Jose Mourinho recently appeared to be batting his eyelids at Paris Saint Germain. This week he stated he wanted to manage internationally. For his Manchester United fan disciples, it would make you worried.
They should worry not.
Mourinho will not be going anywhere in the short term. His first season garnered three trophies. Of course one was a gimme. The Charity Sheild is a one-off game, and even though Leicester were the League Champions, United were heavy favourites.
However, the League Cup would have represented the best return from any manager in history in their first season at Old Trafford, so when United painstakingly added the Europa League - for the first time in their history - Mourinho bought himself his contract in full.
And he will see that through. This season is the Mourinho season. He wins the league in his second season. It is historical. Yet Citeh, the Noisy neighbours, are posing big problems on that front.
Had Sir Alex Ferguson been in charge of United, a record of seven wins, two draws and a defeat would not sound any alarm bells even in the face of City's outstanding form. Yet there are many critics deriding Mourinho's tactics.
Quite frankly, it is bizarrely unfair. United have conceded only four goals all season. They have scored 23. Apart from City, no team have scored more. Yet a few dour performances, tactical, "pragmatic" or not have the knives out.
Sir Alex would have loved to be the first United manager to have won the UEFA Cup, or Europa League as it became known. He had the opportunity in 2012, but he came up against a tough, exciting Bilbao team that knocked them out.
It was reminiscent in some ways of a great boxing match, where the fighters go toe to toe. Marvin Hagler versus Thomas Hearns, for instance. United and Bilbao went at each other from the off. Hagler, as United were, was the favourite and he prevailed. United didn't.
It is doubtful that Sir Alex had any regrets during his tenure at United, but missing out on being able to be the first to claim the Europa League maybe one. That season, United had mixed with the heavyweights in the Champions League but faced Bilbao because they could not cut it. They still missed out.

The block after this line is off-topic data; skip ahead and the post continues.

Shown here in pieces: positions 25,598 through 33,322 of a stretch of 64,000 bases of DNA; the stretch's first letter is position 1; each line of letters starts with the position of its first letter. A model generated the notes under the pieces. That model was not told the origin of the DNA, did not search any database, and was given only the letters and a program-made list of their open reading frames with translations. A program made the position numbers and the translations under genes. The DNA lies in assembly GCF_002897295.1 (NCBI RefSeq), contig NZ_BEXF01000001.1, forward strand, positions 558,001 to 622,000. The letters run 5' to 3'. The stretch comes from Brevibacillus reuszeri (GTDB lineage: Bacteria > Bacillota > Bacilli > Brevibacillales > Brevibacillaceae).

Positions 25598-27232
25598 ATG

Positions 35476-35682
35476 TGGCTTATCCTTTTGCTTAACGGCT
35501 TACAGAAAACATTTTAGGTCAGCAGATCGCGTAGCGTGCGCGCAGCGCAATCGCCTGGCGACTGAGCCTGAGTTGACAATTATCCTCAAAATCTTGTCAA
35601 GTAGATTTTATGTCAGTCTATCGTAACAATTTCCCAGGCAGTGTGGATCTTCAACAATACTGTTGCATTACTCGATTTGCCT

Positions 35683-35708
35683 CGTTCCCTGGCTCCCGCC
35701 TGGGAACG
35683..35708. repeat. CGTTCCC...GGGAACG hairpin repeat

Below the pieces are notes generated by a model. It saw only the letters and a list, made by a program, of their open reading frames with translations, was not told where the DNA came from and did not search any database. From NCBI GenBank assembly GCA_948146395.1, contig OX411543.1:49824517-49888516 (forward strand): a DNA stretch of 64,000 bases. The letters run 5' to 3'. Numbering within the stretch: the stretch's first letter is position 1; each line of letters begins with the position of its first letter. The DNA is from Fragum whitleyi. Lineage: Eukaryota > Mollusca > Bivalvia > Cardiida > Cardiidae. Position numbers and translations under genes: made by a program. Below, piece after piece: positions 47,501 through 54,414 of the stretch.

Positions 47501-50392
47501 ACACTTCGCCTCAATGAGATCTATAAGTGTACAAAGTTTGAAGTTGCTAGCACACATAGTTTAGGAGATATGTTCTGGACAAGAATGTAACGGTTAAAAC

Mourinho took the competition seriously from the off, and despite some poor performances in the group stage, United were always in it to win it.
His pragmatism, negativity, call it what you want reared it's head in the semi-final second leg, when leading 2-0 and at home, United started to batten down the hatches against a poor Celta Vigo. United conceded and a late chance may have blown everything up.
It didn't and Jose wrote himself into United folklore with a victory in the final against Ajax. Fine margins, but Mourinho finds a way to win. And United now seem to find a way to win. City are explosive and may blaze a trail, but whatever happens this year, Mourinho is going nowhere.
If United win nothing this year, he will still be able to see out his third year. If they win nothing in the third year, then he won't have a choice about his immediate future, United's board will make sure of that.
Mourinho will see out his three years
Yet he is a winner. He wins matches, he wins trophies. Even if United are empty-handed come May, the likes of Antoine Griezmann, Gareth Bale and numerous high profile players will be targeted.
If he does pick up trophies then why would he want to leave what has reportedly been his dream job? And would PSG want his tactical acumen, that may stifle their huge outlay on attacking talent?
International football would suit Mourinho down to the ground, but he stated he would want to manage for at least 15 years. He would not want that anytime soon.
Without a doubt, more success will only ensure United prolong his stay, but leaving before three years is not even thinkable.